Recently we wrote about Justin Holl’s and Jake Muzzin’s struggles this season. The statistical numbers showed that, for the first time since becoming a Leafs regular, Holl has been an actual negative statistic.
In that article we wrote, “By the eye test, (we thought) that the Maple Leafs’ defense was better with Dermott in and Holl out.” The question we want to answer here is, using the same six analytic categories tracked by naturalstattrick, how do Travis Dermott and Justin Holl compare?
If we put the two player’s numbers side-by-side and compare the same five-on-five stats we used previously, this is what we see:
|Statistic||Justin Holl||Travis Dermott|
|Percentage of Shot Attempts||44.8%||51.2%|
|Percentage of Actual Shots||44.0%||50.4%|
|Percentage of Scoring Chances||45.1%||55.5%|
|Percentage of High Danger Chances||45.3%||51.9%|
|Percentage of Actual Goals||45.5%||52.6%|
|Percentage of Expected Goals||46.7%||56.0%|
[Note: Anything over 50% is considered a positive, while anything less than 50% is a negative.]
Analyzing the Comparisons
When we look at the findings, we can see that Dermott is a positive in every category. Holl is a negative in every category. That seems simple enough on the face of it; however, other factors are involved that must be considered. For example, the numbers don’t show Holl’s Quality of Competition, which has been much more difficult than Dermott’s. The majority of Holl’s minutes are spent on the ice against the other team’s top two lines. Typically, Dermott’s are utilized against the opposition’s bottom six.
The findings also fail to take into consideration the quality of either player’s line-mates. This area is less cut and dried than the quality of competition. Holl usually plays behind the Maple Leafs’ best forwards. At five-on-five play, when Holl’s on the ice it is usually with either Auston Matthews and Mitch Marner or John Tavares and William Nylander. Such partnerships should positively affect his numbers. As well, Holl’s more regular partner, Jake Muzzin, is also struggling this season. That fact would have the effect of dragging Holl’s numbers down.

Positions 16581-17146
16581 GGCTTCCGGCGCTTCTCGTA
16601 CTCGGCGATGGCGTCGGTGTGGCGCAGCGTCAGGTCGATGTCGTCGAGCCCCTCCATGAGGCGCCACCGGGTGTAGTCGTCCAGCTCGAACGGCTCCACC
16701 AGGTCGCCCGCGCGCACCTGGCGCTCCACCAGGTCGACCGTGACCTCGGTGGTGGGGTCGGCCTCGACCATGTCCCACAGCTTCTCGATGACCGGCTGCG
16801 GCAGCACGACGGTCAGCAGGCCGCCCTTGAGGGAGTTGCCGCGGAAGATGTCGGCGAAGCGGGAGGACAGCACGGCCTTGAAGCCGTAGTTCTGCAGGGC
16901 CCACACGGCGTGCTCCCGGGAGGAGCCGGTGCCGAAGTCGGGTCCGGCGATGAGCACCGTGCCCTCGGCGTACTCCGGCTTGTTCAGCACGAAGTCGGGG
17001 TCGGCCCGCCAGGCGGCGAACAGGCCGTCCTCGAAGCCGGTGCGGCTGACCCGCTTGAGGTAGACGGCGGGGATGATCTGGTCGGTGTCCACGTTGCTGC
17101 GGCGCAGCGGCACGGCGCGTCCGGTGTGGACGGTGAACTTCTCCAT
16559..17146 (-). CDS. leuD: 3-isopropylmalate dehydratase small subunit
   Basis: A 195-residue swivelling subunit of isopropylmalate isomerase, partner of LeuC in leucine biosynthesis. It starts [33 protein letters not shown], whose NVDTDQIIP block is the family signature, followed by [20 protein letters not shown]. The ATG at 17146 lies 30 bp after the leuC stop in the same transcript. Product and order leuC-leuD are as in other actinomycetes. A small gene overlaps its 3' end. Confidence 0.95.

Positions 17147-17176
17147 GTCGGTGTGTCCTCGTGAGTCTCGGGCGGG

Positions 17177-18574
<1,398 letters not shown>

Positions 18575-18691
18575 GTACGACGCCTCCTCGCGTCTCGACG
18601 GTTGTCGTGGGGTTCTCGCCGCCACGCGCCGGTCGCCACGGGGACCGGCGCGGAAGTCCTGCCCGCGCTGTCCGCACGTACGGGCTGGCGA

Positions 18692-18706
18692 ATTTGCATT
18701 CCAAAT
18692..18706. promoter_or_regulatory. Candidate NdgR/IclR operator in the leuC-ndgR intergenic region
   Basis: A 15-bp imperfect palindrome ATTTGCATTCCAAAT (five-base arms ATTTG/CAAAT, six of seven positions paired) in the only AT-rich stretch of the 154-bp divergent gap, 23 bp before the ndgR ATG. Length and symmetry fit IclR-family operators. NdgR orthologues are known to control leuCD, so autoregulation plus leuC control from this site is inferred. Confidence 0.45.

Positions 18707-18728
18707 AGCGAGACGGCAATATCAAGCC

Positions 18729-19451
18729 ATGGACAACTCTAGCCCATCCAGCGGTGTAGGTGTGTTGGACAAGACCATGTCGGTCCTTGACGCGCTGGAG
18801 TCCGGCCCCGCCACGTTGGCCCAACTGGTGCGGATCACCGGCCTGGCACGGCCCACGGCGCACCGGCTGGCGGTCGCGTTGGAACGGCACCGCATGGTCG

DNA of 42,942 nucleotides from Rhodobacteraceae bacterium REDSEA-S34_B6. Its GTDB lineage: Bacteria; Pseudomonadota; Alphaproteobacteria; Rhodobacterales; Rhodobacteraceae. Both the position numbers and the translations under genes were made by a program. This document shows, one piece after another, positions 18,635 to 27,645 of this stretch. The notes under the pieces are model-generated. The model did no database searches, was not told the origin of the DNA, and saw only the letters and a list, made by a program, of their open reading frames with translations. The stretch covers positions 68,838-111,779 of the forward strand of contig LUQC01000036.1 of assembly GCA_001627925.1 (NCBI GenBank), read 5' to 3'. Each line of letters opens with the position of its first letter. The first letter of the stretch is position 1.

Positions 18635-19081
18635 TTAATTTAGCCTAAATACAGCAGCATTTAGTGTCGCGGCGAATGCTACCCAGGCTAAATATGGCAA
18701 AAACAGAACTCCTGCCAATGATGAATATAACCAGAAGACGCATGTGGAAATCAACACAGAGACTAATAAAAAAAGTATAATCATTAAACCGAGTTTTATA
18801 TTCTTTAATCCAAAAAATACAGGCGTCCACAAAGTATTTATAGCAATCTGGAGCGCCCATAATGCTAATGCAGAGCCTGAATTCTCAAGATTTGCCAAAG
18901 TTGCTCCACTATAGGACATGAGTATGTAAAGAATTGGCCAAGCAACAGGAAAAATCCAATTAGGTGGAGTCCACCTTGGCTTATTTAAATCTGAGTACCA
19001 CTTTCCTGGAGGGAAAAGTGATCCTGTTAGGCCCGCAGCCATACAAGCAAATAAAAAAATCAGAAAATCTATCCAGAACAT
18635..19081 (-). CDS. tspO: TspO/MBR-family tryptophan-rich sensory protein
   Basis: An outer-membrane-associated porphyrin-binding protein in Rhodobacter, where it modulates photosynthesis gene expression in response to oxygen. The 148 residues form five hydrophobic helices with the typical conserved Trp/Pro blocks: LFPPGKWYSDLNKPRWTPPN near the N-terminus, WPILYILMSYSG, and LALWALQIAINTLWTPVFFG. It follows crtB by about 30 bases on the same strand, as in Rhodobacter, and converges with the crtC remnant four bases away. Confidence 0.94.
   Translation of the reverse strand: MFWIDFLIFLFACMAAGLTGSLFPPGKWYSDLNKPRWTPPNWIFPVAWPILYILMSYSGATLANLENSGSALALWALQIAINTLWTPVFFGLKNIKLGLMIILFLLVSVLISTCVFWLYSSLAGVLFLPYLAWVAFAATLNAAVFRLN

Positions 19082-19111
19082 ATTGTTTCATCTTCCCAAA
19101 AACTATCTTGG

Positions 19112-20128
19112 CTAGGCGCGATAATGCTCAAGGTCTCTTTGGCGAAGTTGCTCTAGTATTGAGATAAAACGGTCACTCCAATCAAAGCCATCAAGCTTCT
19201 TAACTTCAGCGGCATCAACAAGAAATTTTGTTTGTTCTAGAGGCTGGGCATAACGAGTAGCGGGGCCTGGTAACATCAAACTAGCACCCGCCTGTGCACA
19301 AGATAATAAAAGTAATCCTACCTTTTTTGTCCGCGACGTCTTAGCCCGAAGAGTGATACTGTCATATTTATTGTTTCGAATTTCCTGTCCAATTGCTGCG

Dermott, on the other hand, would rarely get on the ice with any of the Maple Leafs’ top-four forwards. However, he often played alongside Rasmus Sandin. Sandin’s had great analytics this season. We’ve covered that topic earlier.
Another factor that has a strong effect on a player’s numbers is zone starts. Holl has started 68% of his shifts in the defensive zone. Dermott has started 57% of his shifts in the offensive zone.
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Because the game is played mostly five-on-five, the numbers we looked at are five-on-five numbers. If we look at other situations, we see that Holl has spent 43 minutes (an average of 2:30 minutes per game on the penalty kill. Dermott has only played only 5:30 minutes in total on the penalty kill (or about 30 seconds each game). Neither player sees the ice on the power play.
Despite the disparity between the stats posted by each player, we cannot state that one player is definitely better, or worse than the other. We can state that Dermott has been more successful in the situations he’s been placed in than Holl has been in the different situations he’s been placed in. (from “Keefe’s faith in separated Muzzin, Holl remains as Leafs D-men look to rebound,” Terry Koshan, Toronto Sun, 10/12/21).